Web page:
Putter away the afternoon

I wish I could spend all day here today. Or maybe just the morning, and then I could putter away the afternoon outside in my greenhouse. Sadly, I have an absolute mountain of work. And another batch of pâte brisée to make.

It wouldn't be entirely untrue, in fact, to blame the short crust dough for the situation my procrastination has put me in. The first time I made it, late the other afternoon, I spent at least two hours thinking up fillings for dinner and dessert. Eggs or rhubarb? Onions or blueberry jam?

I thought at one point we might have to try and fit both savory and sweet into one tart pan: a half quiche half pie sort of deal. Thankfully, I realized we had a quart of ice cream in the freezer, so it never came down to that.

The thing is, the French know what they're doing when it comes to tarts. They mix and match all sorts of fillings with the same, simple crust, which on the one hand makes deciding what to put inside any given tart a Herculean task, but on the other hand, makes for quite a handy go-to dough. Pâte brisée makes for an excellent container, no matter what you want to put inside.

I can't decide for you what you ought to have for dinner tonight, but I can say this: It should involve a batch of short crust dough. Whatever you have on hand, I think you'll find it fits.


adapted from Chez Nous by Lydie Marshall

1 stick butter
1 cup all-purpose flour
a pinch of salt
2 to 3 tablespoons cold water

Preheat the oven to 400 degrees F. In a medium-size mixing bowl, whisk together flour and salt. Work in butter using a pastry cutter until it is in pieces the size of peas. Add water, and work the dough into a ball using your hands. Roll the dough out on a floured surface until it is about 13 inches in diameter.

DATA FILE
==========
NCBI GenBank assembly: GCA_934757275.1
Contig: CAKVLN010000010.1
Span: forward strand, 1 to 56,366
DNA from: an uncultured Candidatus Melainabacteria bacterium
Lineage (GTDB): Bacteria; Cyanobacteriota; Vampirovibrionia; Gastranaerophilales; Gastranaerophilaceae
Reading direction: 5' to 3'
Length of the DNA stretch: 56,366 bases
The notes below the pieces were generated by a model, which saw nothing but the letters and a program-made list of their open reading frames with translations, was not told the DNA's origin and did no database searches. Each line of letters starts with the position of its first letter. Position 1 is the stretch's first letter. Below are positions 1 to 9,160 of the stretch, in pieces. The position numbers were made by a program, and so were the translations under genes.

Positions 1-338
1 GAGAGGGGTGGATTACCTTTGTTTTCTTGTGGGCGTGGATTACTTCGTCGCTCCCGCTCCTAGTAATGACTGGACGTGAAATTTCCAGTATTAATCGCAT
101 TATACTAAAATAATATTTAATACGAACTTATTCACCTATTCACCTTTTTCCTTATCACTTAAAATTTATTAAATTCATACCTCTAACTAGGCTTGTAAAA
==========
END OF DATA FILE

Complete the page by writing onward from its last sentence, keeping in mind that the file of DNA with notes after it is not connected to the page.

Line a 10-inch tart pan with the dough, trimming the excess and pricking the bottom with a fork. Line the dough with a sheet of aluminum foil and fill it with any variety of dry beans. (These beans and the fork pricks will allow you to pre-bake the crust without the dough puffing up, so that you can add the filling later.) Bake for 15 minutes; remove foil and beans and bake for another 5 minutes. Remove from oven; you now have a partially pre-baked tart shell, ready to fill.


Anonymous said...

Elspeth, it just so happens I was filling a homemade pie crust myself tonight, so I have a suggestion for anyone wondering what to put into their pate brise: ratatouille pie, of course!

I made several batches of ratatouille last summer and froze them in 2-cup portions. I like to cook about 5-6 slices of good bacon and crumble these onto the bottom of my pie crust. Next goes some nice grated cheese -- maybe 1/2 cup or so (I don't like to stint on cheese!). Then on goes the ratatouille, thawed from the freezer. And on top of all that goes 4 eggs beaten w/ 2 Tablespoons milk. A sprinkle of paprika adds a nice touch. Bake at 375 for about 30-40 minutes. This is equally delicious hot out of the oven or served cold for lunch the next day.

Papa and I ate this w/ green beans that we had frozen from our garden last summer. We were quite pleased that in mid-April on a night when the temp will again drop below zero here in Maine, we were eating an almost 100% locally grown meal. The only thing that was not local was the flour in the pie crust. Wish you had been here to enjoy it with us! ~xo, Mama

Elspeth said...

Me too! I will have to put ratatouille on my freezer list this summer...it is so good.


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